Exif data is important information for us photographers, it lets use know what camera, lens and pictures settings was at the time of taking the photo. Before digital, photographers had to write down this information in notepad for future references. Today when you take a picture with any digital camera, this information is automatically wrote to the Jpeg/RAW file.
What happens if you are using a manual non-cpu lens? What if you are using an adapter to accommodate a different lens mount? What if for some strange reason your camera or Lightroom thinks there was a different lens attached than what you were actually using? How can you add or change this information Lightroom? Well, you can’t nativity (yet) but you can download a plugin called LensTagger and it’s for Mac/PC and free, did I mention free?
Make sure you following the installation instructions at the link I shared above.
Now I’m using this software a little different than what it was intended for. I’m using it to rename a lens, the Tamron SP AF 28-75mm F2.8 XR Di LD Aspherical IF Macro A09N, yeah…sounds like a handful right? Well it does to me anyways, maybe it’s my OCD but I’m not sure what Tamron was thinking when they wrote that to the len’s CPU chip.
I simply want to rename to the regular Nikon lens naming scheme Lightroom seems to read, 28.0-75.0 mm f/2.8 is much shorter and easier for my locate in Lightroom when using the library filter.
The name of the lens is longer than the column! Okay maybe I’m a little dyslexic too, I don’t know.
When I edit photos I have exif data overlay on which quickly tells me what pictures settings are as seen below.
Just look how long that is! When I’m editing photos taken with that lens, I have to hide that data because it covers about half of the photo and I’m using a fairly high resolution monitor.
So how do we fix this? It’s actually pretty easy and this same method applies to adding exif data to manual non-cpu lenses.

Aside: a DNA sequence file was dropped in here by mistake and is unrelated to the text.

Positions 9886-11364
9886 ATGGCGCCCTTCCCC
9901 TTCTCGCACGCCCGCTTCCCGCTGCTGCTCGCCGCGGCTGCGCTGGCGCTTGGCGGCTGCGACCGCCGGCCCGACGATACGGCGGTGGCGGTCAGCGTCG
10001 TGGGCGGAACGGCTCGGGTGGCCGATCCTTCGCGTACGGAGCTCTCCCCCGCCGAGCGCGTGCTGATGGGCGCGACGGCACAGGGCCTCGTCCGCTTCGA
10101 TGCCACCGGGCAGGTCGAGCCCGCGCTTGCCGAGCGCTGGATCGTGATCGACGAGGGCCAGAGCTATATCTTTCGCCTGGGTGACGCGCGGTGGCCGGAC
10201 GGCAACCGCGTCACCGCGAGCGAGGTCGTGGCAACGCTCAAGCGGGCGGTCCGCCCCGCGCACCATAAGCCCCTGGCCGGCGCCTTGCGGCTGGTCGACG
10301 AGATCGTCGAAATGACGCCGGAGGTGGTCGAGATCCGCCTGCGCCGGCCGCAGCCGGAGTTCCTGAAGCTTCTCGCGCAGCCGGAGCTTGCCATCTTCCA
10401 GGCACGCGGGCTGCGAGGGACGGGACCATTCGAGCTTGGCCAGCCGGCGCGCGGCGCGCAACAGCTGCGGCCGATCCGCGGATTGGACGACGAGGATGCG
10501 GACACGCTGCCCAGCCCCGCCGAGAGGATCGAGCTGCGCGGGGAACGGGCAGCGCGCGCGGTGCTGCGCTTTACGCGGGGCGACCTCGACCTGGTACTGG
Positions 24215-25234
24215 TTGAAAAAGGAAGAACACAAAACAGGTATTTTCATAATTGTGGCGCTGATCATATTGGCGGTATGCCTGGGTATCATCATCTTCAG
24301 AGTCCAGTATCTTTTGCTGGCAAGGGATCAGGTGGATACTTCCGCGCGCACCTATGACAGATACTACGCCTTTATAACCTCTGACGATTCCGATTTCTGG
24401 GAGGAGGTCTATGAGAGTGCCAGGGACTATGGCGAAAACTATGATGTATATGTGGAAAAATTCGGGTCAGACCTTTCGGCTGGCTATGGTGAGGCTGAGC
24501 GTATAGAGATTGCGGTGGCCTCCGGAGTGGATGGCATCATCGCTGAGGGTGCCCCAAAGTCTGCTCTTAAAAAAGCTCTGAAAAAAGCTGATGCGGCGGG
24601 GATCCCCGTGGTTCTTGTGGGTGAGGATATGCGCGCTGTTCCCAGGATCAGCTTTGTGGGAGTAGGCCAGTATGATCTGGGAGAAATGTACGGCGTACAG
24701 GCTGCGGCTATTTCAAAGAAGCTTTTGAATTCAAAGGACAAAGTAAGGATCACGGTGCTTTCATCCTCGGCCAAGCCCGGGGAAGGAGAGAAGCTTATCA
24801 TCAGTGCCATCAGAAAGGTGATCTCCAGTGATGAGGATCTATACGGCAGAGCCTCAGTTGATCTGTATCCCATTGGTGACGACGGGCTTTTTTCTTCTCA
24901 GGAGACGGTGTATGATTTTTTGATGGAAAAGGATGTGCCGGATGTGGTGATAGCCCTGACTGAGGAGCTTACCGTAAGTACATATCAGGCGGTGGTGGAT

The first thing you’ll want to do is select the group of photos of that particular lens is Right Click > Metadata > Save Metadata to Files – This is important. Make sure you do it each time you run the LensTagger plugin.
Next, go to File > Plug-in Extras > LensTagger and this will bring up the LensTagger window.
Since I’m not adding any Exif data, only renaming the lens, so I left the Focal Length, Focal Length in 35mm, F-Stop and Exposure Time fields blank so LensTagger doesn’t rewrite them. The important field for me is Lens Name and the Max Aperture (though, I think can leave this blank but I filled it in anyways).
Enter the lens name that you want, I went for the “traditional” Nikon lens naming scheme but you could name it however you want. All I ask is that you please don’t fool people by renaming your 18-55 kit lens so it says 24-70 2.8 because that is just being a douche and it’s going confuse not only yourself but if you were to share it online, it will confuse people research that particular lens on photo sharing sites.
The next is adding a max aperture, now I’m unsure if you need this to be filled in for it to work but it can’t hurt to add it anyways.
Thirdly, you will want click the Edit check box and click Update Command and then uncheck it and you’ll will want to make sure you save this as a preset if you have multiple lenses that applying the new metadata to that way you can easily choose.
Last but not least, click Run Command. On the bottom it will say running command and after it will say command successful. You can now click Close.
You will notice the exif data hasn’t changed yet. Don’t worry! Just right click on the group of photos and choose Metadata > Read Metadata from Files and voila! You have successfully renamed a lens inside of Lightroom using LensTagger.
It should now look like this.
Absolutely a fantastic and very powerful plugin that will come in extremely handy. You can now rename those lenses that say 0.0 mm f/0.0 so you actually know what lens it is. If you shoot mirrorless and use an adapter for vintage lenses, you can finally add this information.
If you shoot film, you can use the Analog Film Options tab to add information such as camera make, scanner make and models, film type, paper type, you name it. Very cool stuff.